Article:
Considere estas dos frases: Aunque no estudie, haré el examen. Aunque no haya estudiado, haré el examen. Mi primera lengua es el inglés, pero ya sé mucho español, aunque todavía me falta ...
2
votes
1answer
57 views

¿Es verdad que «advertir» puede significar «to notice something»?

Según Wiktionary, una definición de «advertir» es: to notice something Pero RAE no dice lo mismo, o por lo menos no en esos terminos. ¿Se equivoca Wiktionary? Sí no, me puede dar un ejemplo de ...
0
votes
1answer
86 views

Difference between Verdad and Cierto [duplicate]

What's the difference between cierto and verdad? I know that they both mean "Correct"
1
vote
3answers
84 views

Difference between “Guardar” and “Conservar”

What is the difference between guardar and conservar? They both mean to keep and to preserve.
0
votes
3answers
114 views

Examples of use of each verb form

I understand that some of these forms are obsolete, but I would like to see examples for each one of them (how they were used before). Also point out which forms are used now instead of the old ones. ...
2
votes
2answers
172 views

Confused over “vacilar”

While browsing a few Spanish language forums today, I came across this: Un amigo y yo estábamos comentando sobre una foto de nosotros en facebook - de hace tiempo... Otro amigo pensaba que ...
4
votes
3answers
369 views

Difference between “coche” and “carro”

I have always wondered what is the difference between coche and carro. I have done some googling on it but still can't understand. Can anyone explain what is the difference between coche and carro ...
2
votes
1answer
119 views

“No es culpa mía (de) que …”

On spanish.about.com they explain that you would use "que" if you can replace the English "that" with "which" and it would still make sense. So, it's a pronoun. El plan que quiere es caro. (The ...
1
vote
3answers
77 views

“Absuelto” but not absolved

The quote is this one : «Dios es el Absoluto en el sentido literal de esta palabra, el que está absuelto o desligado radicalmente de las cosas.» Well, in this situation I don't think that 'absuelto' ...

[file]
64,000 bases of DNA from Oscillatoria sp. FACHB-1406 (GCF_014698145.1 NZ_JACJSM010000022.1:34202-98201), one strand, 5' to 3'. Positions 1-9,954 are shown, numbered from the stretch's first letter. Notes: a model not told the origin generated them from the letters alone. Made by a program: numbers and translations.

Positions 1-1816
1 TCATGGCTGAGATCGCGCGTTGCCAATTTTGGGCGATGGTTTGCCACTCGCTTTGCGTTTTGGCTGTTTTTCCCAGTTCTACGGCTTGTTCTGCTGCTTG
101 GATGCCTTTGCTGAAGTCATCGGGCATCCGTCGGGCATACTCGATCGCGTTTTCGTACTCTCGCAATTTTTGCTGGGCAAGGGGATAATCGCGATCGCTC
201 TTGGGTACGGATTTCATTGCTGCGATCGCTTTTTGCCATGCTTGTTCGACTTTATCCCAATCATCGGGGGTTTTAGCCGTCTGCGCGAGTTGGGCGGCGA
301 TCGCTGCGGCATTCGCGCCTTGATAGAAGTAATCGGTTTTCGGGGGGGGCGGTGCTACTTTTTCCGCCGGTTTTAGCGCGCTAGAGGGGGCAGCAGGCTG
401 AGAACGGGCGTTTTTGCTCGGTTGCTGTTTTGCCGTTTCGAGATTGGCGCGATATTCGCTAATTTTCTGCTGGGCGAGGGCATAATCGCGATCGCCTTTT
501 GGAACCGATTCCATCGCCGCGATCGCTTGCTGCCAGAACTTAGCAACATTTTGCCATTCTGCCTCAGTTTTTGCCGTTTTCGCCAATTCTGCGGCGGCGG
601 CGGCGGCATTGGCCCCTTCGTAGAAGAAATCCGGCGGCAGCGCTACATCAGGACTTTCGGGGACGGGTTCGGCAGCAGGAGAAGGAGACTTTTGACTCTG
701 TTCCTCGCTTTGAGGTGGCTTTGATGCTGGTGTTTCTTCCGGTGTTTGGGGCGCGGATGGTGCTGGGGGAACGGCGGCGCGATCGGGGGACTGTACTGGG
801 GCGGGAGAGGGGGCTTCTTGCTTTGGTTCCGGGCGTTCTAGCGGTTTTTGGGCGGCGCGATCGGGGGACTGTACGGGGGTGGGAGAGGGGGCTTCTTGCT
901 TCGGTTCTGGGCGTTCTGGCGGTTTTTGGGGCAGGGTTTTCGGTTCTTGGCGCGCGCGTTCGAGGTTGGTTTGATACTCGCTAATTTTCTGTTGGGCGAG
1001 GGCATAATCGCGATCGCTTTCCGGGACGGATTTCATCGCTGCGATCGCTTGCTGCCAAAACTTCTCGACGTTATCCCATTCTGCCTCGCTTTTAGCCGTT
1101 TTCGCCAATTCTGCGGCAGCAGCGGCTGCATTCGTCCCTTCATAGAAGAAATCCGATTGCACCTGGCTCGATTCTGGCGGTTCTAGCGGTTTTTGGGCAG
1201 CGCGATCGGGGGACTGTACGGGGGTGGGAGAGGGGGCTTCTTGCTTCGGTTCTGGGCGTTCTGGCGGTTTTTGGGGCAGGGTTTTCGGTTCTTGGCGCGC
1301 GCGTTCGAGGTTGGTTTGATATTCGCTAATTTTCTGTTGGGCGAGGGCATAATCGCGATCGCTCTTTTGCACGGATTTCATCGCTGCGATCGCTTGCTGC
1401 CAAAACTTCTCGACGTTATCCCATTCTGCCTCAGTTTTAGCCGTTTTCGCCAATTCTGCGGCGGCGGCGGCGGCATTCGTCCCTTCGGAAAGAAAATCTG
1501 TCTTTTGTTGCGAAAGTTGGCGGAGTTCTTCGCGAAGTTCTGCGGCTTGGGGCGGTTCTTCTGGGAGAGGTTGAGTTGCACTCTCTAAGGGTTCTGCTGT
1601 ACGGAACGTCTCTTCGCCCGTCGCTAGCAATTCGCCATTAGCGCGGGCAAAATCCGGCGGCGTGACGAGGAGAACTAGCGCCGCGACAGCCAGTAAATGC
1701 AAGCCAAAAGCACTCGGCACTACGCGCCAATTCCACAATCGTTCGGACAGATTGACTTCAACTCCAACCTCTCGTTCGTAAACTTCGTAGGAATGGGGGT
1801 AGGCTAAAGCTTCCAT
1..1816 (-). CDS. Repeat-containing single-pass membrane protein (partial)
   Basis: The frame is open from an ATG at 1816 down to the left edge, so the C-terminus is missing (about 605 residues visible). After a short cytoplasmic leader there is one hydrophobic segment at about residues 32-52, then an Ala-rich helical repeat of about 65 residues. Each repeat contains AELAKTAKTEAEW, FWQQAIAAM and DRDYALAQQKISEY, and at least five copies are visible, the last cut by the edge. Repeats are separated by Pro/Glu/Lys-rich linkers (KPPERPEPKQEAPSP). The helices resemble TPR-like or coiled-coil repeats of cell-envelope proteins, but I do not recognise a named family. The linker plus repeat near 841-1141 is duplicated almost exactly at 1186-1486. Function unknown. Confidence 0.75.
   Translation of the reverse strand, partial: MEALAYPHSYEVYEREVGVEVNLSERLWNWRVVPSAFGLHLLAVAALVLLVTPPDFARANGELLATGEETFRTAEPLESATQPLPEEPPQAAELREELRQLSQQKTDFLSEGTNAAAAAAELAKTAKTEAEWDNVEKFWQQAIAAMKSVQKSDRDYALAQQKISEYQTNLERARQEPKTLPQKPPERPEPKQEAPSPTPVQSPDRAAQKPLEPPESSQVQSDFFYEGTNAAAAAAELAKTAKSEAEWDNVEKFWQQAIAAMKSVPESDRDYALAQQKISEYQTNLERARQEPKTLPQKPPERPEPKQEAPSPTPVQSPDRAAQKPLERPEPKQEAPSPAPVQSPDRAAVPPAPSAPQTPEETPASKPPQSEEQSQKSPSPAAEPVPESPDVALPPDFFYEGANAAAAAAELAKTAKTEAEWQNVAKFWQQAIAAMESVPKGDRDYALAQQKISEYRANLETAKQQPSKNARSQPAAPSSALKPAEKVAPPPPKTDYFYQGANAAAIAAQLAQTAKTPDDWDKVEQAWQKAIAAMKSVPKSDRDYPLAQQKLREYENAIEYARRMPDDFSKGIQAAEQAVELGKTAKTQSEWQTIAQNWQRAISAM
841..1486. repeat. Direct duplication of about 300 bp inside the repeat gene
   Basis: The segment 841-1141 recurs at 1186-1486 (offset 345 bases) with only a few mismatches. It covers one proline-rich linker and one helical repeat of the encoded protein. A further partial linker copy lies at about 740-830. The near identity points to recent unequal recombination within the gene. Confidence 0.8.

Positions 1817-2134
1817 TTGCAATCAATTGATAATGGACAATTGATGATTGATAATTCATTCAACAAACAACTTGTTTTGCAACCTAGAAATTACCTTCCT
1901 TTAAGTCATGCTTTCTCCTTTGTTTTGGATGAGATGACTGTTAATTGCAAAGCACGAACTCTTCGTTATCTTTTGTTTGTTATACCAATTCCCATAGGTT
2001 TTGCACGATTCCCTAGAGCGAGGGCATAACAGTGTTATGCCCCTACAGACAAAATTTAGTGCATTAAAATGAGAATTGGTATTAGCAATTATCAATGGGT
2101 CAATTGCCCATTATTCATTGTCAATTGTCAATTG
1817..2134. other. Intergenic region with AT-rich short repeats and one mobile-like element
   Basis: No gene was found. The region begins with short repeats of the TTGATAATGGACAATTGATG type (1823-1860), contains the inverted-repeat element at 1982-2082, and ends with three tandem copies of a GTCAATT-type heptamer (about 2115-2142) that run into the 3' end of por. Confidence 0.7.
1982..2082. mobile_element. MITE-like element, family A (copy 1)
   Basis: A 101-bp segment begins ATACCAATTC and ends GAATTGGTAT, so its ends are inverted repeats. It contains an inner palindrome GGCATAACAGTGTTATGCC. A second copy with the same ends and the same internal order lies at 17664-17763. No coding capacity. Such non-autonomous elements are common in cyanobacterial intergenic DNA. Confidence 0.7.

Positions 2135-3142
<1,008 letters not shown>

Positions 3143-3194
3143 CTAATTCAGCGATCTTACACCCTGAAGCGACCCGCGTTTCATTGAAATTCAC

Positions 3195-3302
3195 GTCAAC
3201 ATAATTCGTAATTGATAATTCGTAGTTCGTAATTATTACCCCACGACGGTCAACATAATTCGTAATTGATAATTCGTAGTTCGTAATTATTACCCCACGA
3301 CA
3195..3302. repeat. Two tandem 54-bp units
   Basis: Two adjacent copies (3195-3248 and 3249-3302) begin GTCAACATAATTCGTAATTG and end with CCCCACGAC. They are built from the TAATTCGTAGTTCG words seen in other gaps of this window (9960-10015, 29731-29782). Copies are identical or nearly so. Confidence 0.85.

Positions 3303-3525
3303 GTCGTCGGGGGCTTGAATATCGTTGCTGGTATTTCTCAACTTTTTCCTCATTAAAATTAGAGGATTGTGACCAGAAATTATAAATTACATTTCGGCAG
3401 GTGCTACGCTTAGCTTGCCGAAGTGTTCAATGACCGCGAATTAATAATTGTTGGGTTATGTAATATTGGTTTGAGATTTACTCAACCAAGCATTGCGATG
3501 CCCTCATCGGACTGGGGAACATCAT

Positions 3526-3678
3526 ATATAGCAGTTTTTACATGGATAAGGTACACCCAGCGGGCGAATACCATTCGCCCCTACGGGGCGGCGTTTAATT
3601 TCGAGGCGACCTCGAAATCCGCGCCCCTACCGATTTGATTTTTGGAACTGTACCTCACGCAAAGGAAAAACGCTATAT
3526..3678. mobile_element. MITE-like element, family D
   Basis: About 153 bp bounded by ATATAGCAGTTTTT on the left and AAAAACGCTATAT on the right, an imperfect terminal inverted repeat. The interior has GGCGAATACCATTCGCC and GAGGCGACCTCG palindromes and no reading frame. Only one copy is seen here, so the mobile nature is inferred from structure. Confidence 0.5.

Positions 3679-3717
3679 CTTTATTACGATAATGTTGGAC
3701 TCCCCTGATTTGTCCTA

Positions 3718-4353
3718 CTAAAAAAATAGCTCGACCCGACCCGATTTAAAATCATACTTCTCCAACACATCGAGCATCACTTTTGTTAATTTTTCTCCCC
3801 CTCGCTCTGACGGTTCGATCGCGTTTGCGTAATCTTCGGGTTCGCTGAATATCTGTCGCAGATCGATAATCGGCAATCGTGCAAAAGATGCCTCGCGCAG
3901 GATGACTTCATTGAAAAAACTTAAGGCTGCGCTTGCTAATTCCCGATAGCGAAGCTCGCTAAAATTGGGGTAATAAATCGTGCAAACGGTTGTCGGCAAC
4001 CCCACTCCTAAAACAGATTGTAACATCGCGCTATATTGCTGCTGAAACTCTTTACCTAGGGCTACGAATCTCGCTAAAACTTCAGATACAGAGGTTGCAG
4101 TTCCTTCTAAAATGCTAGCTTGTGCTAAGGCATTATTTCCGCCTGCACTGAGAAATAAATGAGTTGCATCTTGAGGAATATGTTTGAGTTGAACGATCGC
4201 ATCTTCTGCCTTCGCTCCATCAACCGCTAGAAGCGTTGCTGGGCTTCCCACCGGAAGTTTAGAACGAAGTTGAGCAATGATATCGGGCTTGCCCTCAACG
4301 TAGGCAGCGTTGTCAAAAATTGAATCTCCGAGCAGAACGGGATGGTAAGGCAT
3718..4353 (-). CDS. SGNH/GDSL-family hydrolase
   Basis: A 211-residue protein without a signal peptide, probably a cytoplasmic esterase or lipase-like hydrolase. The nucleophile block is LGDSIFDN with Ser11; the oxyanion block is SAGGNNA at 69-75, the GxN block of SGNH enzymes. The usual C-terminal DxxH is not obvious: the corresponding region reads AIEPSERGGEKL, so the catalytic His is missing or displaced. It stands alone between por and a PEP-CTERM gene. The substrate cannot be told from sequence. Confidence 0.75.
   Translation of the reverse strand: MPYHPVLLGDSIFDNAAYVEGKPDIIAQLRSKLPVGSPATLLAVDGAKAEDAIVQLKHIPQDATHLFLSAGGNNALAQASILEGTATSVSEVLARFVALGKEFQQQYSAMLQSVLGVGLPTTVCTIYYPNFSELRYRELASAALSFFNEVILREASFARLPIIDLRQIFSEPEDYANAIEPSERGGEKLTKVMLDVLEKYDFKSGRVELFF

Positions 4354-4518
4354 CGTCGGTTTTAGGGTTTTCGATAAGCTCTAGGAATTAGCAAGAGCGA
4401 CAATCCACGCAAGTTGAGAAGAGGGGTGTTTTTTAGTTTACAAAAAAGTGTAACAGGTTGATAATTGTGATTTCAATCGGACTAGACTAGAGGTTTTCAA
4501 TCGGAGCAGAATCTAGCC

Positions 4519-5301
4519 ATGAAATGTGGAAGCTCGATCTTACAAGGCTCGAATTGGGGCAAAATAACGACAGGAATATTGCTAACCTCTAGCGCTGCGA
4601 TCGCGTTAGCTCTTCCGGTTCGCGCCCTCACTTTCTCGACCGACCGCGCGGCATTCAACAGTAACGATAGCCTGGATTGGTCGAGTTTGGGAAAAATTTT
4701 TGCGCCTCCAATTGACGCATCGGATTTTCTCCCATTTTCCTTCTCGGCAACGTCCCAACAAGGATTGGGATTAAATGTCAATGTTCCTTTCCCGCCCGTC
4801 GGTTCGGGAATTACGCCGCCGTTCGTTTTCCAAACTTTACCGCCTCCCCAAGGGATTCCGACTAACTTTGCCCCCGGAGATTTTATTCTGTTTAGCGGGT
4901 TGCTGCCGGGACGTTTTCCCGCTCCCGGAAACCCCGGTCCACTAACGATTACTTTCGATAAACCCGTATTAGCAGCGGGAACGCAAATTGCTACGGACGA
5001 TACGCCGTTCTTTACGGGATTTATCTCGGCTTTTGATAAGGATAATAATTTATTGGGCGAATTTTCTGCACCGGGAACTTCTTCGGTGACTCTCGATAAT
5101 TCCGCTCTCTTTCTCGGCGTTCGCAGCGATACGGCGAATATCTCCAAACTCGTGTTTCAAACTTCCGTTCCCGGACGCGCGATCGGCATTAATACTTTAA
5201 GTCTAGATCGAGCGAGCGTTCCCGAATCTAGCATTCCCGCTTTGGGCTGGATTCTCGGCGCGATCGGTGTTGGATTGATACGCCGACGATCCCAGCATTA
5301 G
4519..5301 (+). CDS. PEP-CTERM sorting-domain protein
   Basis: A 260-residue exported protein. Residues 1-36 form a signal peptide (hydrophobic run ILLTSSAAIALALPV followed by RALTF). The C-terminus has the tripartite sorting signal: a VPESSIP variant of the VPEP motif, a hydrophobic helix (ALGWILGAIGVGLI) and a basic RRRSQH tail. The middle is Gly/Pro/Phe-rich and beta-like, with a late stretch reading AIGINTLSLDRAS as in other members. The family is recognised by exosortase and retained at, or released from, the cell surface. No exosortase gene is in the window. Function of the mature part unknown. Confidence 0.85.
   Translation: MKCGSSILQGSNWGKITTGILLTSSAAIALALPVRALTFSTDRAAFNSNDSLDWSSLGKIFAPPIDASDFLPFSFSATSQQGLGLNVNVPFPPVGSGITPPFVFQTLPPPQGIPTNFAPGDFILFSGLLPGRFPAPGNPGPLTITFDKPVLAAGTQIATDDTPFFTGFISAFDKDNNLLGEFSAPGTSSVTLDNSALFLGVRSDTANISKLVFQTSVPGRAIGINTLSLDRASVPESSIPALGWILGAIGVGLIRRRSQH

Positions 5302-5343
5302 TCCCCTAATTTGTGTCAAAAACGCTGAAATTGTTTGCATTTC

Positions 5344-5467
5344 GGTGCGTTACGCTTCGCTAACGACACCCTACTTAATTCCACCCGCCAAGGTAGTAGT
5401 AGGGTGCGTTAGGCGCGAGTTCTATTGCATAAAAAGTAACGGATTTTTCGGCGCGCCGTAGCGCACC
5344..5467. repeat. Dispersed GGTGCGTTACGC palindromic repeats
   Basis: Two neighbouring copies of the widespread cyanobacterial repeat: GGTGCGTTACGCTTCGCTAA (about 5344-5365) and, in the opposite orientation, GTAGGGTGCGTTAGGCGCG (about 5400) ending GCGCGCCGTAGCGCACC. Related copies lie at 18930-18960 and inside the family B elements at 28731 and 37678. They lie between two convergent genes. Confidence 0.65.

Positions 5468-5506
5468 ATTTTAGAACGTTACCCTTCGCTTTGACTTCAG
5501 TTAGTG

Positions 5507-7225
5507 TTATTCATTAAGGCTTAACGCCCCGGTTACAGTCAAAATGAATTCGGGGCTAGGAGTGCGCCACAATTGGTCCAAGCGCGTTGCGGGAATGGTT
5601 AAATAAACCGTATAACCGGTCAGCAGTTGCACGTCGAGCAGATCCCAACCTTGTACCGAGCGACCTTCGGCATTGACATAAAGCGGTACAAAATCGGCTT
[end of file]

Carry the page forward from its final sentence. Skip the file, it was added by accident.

7
votes
3answers
865 views

What is the difference, if any, between “nunca” and “jamás”?

Friends tell me there is a subtle difference between the two, and that jamás is a little stronger, a little more definitive a statement than nunca. Both mean "never"—but are there any measurable ...
2
votes
2answers
72 views

Futuro or Subjuntivo to talk about a belief in a future event in a negative form

Objective Clarify which one to use 'Futuro' or 'Subjuntivo' (or it does not matter) to say "I do not believe/think it will rain tomorrow". No creo que lloverá mañana. No creo que llueva mañana. ...
1
vote
6answers
282 views

Where else 'Se' in comerse will be used

Objective Clarify the grammar and the objective of se in comerse/beberse Clarify which other verbs can take se for the same objective Related article El uso de "comerse" ...
1
vote
2answers
50 views

A better word for 'Teachings'

I'm looking for a spanish word for the english word 'teachings' (as an example: Catholic Teachings, etc). The dictionary I usually consult suggests the word 'enseñanzas', but somehow the word doesn't ...
1
vote
3answers
89 views

Does the sentence “no podemos esperar más” translate into English as “we cannot wait any longer” and “We cannot hope for more”?

Does the Spanish sentence: No podemos esperar más have two translations into English ie. we cannot wait any longer we cannot hope for more ?
3
votes
3answers
367 views

Awesome or Sweet

I'm looking for a Latin American (including US speakers from latin american backgrounds) Spanish translation of the phrase "awesome" or "sweet". For context, sweet is generally used upon encountering ...
1
vote
1answer
57 views

meanings of “estar a la que salta”

I came across the phrase "estar a la que salta" in this video. And I found some information here also. From what I could gather from the video it suggests the meaning is to be unstable or very ...
2
votes
2answers
93 views

Gramática de la frase «¡Apresúrense que vamos tarde!»

En un libro de frases y traducciones entre español y inglés encontré esta frase: ¡Apresúrense que vamos tarde! Y dice que significa: Hurry, we're late! Ayúdame entender por qué. ...